What Trump and Hillary Clinton Have in Common: Shared Tax Haven in ‘Delaware Loophole’
Towards the end of the presidential election in 2016, it was discovered that both candidates, Donald Trump and Hillary Clinton, shared one notable similarity: an office in Wilmington, Delaware that had become famous for helping thousands of companies avoid hundreds of millions of dollars in taxes through the so-called “Delaware loophole.”
The nondescript, two-story building at 1209 North Orange Street in Wilmington is home to over 285,000 companies including Apple, American Airlines, Walmart and the two former presidential candidates.
Officially named Corporation Trust Centre (CTC), it was investigated by The Guardian in August of 2016, three months before the election.
Unbeknownst to the general public, being registered in Delaware allows companies to take advantage of strict corporate secrecy rules, business-friendly courts and the “Delaware loophole,” which can allow companies to legally shift earnings from other states to Delaware, where they are not taxed on non-physical incomes generated outside of the state.
The Delaware loophole is said to have cost other states more than $9 billion in lost taxes over the past decade and is considered one of the world’s most popular locations for tax evasion.
Another example includes Ugland House, a five-story building in the Cayman Islands that Barack Obama called “either the biggest building in the world, or the biggest tax scam on record.” It served 18,000 registered companies.
Neither candidate from the 2016 election has explained why they registered at the Delaware office.
Reportedly, Hillary Clinton collected more than $16 million in public speaking fees and book royalties in 2014 through CTC, according to the Clintons’ tax return.
After stepping down as secretary of state in February 2013, Clinton quickly registered at CTC. Incidentally, her husband Bill set up WJC LLC, a vehicle to collect his consultation fees, at the same address in 2008.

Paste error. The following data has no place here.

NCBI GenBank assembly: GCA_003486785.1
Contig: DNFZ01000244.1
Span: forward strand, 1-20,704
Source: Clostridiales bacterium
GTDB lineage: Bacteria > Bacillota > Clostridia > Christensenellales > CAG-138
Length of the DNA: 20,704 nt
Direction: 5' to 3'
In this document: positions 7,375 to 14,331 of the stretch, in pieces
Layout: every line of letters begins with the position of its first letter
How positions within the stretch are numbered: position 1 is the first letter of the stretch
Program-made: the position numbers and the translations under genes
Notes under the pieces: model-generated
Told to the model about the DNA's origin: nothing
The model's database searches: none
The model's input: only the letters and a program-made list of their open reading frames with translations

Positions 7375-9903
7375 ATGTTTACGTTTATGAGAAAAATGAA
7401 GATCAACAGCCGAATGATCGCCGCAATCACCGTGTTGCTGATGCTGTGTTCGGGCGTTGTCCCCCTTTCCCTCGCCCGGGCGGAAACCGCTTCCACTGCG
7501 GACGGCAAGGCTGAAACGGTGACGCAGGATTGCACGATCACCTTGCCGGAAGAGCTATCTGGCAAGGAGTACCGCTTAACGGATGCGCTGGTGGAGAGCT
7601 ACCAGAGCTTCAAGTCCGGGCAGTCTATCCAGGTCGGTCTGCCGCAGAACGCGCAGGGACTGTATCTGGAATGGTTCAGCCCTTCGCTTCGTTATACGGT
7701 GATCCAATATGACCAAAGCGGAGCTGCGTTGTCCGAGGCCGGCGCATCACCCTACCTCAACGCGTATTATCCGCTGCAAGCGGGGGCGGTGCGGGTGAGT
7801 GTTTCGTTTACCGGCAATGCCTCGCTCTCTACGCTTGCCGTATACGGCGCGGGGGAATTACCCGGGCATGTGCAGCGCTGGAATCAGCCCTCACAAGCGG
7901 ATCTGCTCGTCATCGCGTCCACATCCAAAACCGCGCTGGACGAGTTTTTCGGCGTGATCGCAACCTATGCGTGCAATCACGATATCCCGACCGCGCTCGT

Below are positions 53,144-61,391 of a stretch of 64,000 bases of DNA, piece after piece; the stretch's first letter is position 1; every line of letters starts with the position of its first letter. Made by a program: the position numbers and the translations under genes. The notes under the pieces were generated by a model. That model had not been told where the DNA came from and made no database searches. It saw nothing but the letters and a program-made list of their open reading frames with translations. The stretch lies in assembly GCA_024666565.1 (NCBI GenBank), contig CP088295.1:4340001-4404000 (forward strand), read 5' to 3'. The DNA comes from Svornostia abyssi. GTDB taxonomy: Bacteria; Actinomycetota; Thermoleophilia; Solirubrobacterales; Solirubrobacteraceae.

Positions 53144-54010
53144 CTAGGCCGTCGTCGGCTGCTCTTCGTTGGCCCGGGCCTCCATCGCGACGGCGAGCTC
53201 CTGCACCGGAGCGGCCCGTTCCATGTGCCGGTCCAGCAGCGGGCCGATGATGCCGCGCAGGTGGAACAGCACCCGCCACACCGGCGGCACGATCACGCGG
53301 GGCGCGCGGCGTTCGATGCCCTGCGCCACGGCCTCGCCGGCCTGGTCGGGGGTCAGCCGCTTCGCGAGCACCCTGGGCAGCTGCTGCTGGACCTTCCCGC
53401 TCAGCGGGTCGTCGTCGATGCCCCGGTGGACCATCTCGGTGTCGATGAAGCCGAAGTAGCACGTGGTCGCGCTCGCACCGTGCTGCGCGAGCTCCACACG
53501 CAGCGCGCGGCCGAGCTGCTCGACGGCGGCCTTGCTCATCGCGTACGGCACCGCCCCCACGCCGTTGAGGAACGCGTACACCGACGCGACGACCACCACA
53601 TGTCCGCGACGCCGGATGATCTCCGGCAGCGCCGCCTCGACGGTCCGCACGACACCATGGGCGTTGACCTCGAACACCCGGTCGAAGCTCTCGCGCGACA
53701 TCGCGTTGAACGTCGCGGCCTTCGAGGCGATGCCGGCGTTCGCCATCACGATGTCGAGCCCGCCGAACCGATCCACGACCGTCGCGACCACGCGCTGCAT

A spokesman for Hillary Clinton said: “ZFS was set up when Secretary Clinton left the State Department as an entity to manage her book and speaking income. No federal, state or local taxes were saved by the Clintons as a result of this structure.”
As for Trump, out of 515 companies on his official Federal Election Commission (FEC) filing, 378 were registered at CTC.
Some of Trump’s investments there included Trump International Management Corp and several companies that formed part of Hudson Waterfront Associates, which aimed to build luxury condominiums in Manhattan.
Accounting experts say there are many legitimate reasons why U.S. and foreign companies incorporate in Delaware, particularly because of its highly respected Court of Chancery and business-friendly state government.
Additionally, setting up a company in the state is incredibly easy: it takes only a few hours and requires less paperwork than registering for a library card in Delaware. Subsequently, there are more than 1 million companies registered in the state – which has a population of only 935,000.
This development in the lead-up to the 2016 election was notable for various reasons, the least of which that it countered the very campaigns of both nominees. Clinton called offshore tax havens, which would include Delaware, “a perversion” of the legal code. Some analysts viewed her claim as an attempt to distance herself from accusations of being too corporate by then-Democratic rival Bernie Sanders. Trump had also said he supported raising taxes on the wealthiest Americans, “including myself,” through his tax plan offers cuts.